described his last visit to London. He had arrived in London Friday
morning and that afternoon had gone out to spend the weekend with Lord and
Lady so-and-so at their country place; that he'd come back to London
Monday morning, had stopped by the Health Department to pick up some
papers, and had gone on to catch the noon plane for Paris. So the
questioner then asked, "Well, is your appraisal of the British Health
Service based on those few hours in London?" The question was a stinger
and pretty much discredited Dr. Fishbein.
FUCHS: Did the press comment upon this "Town Meeting of the Air?"
EWING: I think it did but I don't recall. The press usually commented
on all of their programs.
FUCHS: You don't recall how they felt that the opponents came out?
EWING: No, I don't know. But it wasn't too long after that that Dr.
Fishbein resigned from his position with the American Medical Association.
FUCHS: Mr. Ewing, we can go ahead now. Do you have any other comments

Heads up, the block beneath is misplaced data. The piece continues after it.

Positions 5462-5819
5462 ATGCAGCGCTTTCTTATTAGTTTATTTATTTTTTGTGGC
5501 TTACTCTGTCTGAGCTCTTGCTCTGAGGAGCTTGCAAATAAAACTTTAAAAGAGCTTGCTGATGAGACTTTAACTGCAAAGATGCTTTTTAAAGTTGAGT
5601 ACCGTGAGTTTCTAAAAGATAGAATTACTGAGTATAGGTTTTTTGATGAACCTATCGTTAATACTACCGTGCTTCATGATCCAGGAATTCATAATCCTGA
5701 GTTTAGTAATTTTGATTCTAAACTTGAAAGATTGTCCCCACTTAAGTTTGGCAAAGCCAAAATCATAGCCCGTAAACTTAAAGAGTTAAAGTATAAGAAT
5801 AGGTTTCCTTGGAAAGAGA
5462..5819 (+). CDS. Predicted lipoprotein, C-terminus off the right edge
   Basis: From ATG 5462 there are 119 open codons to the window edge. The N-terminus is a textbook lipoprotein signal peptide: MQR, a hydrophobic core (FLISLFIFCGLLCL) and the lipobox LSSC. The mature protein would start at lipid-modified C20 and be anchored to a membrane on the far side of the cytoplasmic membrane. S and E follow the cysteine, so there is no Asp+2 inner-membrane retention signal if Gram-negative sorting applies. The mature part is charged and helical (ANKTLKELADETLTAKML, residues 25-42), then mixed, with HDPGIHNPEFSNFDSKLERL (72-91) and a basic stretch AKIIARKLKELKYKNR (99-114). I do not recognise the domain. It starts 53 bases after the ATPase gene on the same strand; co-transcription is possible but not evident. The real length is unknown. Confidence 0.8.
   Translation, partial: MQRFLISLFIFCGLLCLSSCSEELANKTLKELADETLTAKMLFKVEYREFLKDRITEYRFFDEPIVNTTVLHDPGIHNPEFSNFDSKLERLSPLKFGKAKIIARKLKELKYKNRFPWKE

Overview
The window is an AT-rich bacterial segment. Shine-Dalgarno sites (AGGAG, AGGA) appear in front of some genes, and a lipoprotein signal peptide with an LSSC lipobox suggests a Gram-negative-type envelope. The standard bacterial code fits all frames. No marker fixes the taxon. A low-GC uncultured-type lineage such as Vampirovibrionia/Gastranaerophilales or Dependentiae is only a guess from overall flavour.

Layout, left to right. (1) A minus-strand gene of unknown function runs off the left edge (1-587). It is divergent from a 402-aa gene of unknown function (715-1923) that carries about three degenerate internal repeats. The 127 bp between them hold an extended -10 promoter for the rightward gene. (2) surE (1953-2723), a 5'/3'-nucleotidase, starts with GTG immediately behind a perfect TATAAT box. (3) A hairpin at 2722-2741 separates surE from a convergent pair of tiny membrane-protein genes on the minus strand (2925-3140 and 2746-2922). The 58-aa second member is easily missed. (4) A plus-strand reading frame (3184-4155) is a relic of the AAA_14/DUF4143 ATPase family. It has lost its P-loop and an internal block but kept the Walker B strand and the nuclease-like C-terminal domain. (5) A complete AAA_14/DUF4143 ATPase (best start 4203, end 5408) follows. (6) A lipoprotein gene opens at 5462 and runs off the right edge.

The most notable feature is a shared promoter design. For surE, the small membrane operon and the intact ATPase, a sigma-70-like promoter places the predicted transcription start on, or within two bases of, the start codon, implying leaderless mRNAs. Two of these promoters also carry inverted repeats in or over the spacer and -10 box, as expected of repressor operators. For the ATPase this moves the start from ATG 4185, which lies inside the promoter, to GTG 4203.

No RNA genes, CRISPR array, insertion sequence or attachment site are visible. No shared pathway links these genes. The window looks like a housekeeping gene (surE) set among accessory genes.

about Dr. Fishbein?
EWING: No. My personal relations with Dr. Fishbein were always very
FUCHS: Did you feel at any time the public had become somewhat
apathetic about national health insurance either as a result of other
matters or because of AMA's campaign?
EWING: Yes. But the latter part of 1950 I had become convinced that the
public was not in a mood to support it. The AMA propaganda against it had
been pretty effective and I had come to believe that we could not get our
program enacted. Actually, the only way Medicare got enacted in 1966 was
because an organized group, the Senior Citizen's Council, really got in
the fight and showed some real political power.